WATCH Hottest Scene of Elisha Cuthbert
Hot Elisha Cuthbert at MrSkin
CLICK HERE for Instant Access


Elisha Cuthbert Photos
The Pickwick Papers 372







Elisha Cuthbert Photos



Books:

Martin Eden

The Pickwick Papers

The Sea Wolf




Emily was very unhappy; that she and your young friend Snodgrass had been in constant correspondence and communication ever since last Christmas; that she had very dutifully made up her mind to run away with him, in laudable imitation of her old friend and school-fellow; but that having some compunctions of conscience on the subject, inasmuch as I had always been rather kindly disposed to both of them, they had thought it better in the first instance to pay me the compliment of asking whether I would have any objection to their being married in the usual matter-of- fact manner. There now, Mr. Pickwick, if you can make it convenient to reduce your eyes to their usual size again, and to let me hear what you think we ought to do, I shall feel rather obliged to you! The testy manner in which the hearty old gentleman uttered this last sentence was not wholly unwarranted; for Mr. Pickwicks face had settled down into an expression of blank amazement and perplexity, quite curious to behold. Snodgrass!-since last Christmas! were the first broken words that issued from the lips of the confounded gentleman. Since last Christmas, replied Wardle; thats plain enough, and very bad spectacles we must have worn, not to have discovered it before. I dont understand it, said Mr. Pickwick, ruminating; I cannot really understand it. Its easy enough to understand it, replied the choleric old gentleman. If you had been a younger man, you would have been in the secret long ago; and besides, added Wardle, after a moments hesitation, the truth is, that, knowing nothing of this matter, I have rather pressed Emily for four or five months past, to receive favourably (if she could; I would never attempt to force a girls inclinations) the addresses of a young gentleman down in our neighbourhood. I have no doubt that, girl-like, to enhance her own value and increase the ardour of Mr. Snodgrass, she has represented this matter in very glowing colours, and that they have both arrived at the conclusion that they are a terribly- persecuted pair of unfortunates, and have no resource but clandestine matrimony, or charcoal. Now the question is, whats to be done? What have YOU done? inquired Mr. Pickwick. I! I mean what did you do when your married daughter told you this? Oh, I made a fool of myself of course, rejoined Wardle. Just so, interposed Perker, who had accompanied this dialogue with sundry twitchings of his watch-chain, vindictive rubbings of his nose, and other symptoms of impatience. Thats very natural; but how? I went into a great passion and frightened my mother into a fit, said Wardle. That was judicious, remarked Perker; and what else? I fretted and fumed all next day, and raised a great disturbance, rejoined the old gentleman. At last I got tired of rendering myself unpleasant and making everybody miserable; so I hired a carriage at Muggleton, and, putting my own horses in it, came up to town, under pretence of bringing Emily to see Arabella. Miss Wardle is with you, then? said Mr. Pickwick. To be sure she is, replied Wardle. She is at Osbornes Hotel in the Adelphi at this moment, unless your enterprising friend has run away with her since I came out this morning. You are reconciled then? said Perker. Not a bit of it, answered Wardle; she has been crying and moping ever since, except last night, between tea and supper, when she made a great parade of writing a letter that I pretended to take no notice of. You want my advice in this matter, I suppose? said Perker, looking from the musing face of Mr. Pickwick to the eager countenance of Wardle, and taking several consecutive pinches of his favourite stimulant. I suppose so, said Wardle, looking at Mr. Pickwick. Certainly, replied that gentleman. Well then, said Perker, rising and pushing his chair back, my advice is, that you both walk away together, or ride away, or get away by some means or other, for Im tired of you, and just talk this matter over between you. If you have not settled it by the next time I see you, Ill tell you what to do. This is satisfactory, said Wardle, hardly knowing whether to smile or be offended. Pooh, pooh, my dear Sir, returned Perker. I know you both a great deal better than you know yourselves. You have settled it already, to all intents and purposes. Thus expressing himself, the little gentleman poked his snuff- box first into the chest of Mr. Pickwick, and then into the waistcoat of Mr. Wardle, upon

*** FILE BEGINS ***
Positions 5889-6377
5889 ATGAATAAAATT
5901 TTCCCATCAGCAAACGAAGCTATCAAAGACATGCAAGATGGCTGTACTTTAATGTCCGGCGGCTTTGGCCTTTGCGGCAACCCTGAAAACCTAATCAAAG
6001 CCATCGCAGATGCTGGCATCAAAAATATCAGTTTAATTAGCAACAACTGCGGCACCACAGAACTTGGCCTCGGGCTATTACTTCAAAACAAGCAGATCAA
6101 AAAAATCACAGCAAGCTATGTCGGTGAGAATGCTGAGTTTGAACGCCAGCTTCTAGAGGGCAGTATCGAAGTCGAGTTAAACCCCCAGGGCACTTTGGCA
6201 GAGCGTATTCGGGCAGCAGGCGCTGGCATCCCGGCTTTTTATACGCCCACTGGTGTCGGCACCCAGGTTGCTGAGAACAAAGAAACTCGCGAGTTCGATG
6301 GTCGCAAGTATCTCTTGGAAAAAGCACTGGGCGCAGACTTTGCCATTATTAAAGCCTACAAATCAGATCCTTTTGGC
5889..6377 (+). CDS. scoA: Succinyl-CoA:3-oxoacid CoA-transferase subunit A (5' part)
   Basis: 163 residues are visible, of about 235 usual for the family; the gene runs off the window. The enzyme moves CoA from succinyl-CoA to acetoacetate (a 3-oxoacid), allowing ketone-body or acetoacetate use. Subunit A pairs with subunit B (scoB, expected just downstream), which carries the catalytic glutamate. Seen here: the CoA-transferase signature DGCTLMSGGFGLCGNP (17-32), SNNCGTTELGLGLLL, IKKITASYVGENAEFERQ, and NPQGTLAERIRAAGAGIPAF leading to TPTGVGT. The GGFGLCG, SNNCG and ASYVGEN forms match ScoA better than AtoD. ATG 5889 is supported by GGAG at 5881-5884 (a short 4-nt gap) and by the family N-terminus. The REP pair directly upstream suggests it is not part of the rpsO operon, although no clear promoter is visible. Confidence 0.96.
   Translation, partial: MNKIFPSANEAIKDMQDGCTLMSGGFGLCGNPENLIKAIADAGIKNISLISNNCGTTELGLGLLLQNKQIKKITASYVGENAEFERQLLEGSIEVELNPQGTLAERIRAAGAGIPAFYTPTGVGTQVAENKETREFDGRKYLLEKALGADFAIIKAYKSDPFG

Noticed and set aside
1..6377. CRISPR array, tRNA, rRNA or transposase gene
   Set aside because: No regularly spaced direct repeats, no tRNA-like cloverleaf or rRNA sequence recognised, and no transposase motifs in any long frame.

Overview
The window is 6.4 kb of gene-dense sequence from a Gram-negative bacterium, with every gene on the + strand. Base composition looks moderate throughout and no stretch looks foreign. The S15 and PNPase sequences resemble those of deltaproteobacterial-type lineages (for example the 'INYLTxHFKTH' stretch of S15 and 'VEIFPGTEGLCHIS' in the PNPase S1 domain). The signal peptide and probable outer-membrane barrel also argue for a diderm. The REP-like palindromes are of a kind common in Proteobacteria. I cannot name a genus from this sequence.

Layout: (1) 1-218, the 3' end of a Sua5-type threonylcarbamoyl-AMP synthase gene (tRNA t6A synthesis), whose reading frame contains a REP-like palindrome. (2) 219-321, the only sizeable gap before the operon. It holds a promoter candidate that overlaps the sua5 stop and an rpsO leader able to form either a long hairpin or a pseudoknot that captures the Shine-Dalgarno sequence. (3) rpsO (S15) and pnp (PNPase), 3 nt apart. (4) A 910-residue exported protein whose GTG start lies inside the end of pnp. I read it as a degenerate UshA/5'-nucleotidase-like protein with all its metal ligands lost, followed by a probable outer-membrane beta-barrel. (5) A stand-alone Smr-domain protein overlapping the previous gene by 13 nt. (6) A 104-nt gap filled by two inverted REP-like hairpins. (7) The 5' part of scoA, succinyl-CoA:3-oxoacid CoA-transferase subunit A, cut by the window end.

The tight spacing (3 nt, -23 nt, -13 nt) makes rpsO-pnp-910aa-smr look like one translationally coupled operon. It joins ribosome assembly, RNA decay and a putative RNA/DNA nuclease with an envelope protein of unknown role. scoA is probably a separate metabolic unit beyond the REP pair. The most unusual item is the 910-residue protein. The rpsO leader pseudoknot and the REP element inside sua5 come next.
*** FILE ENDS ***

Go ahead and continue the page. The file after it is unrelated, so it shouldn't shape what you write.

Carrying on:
The Pickwick Papers page 371        The Pickwick Papers page 373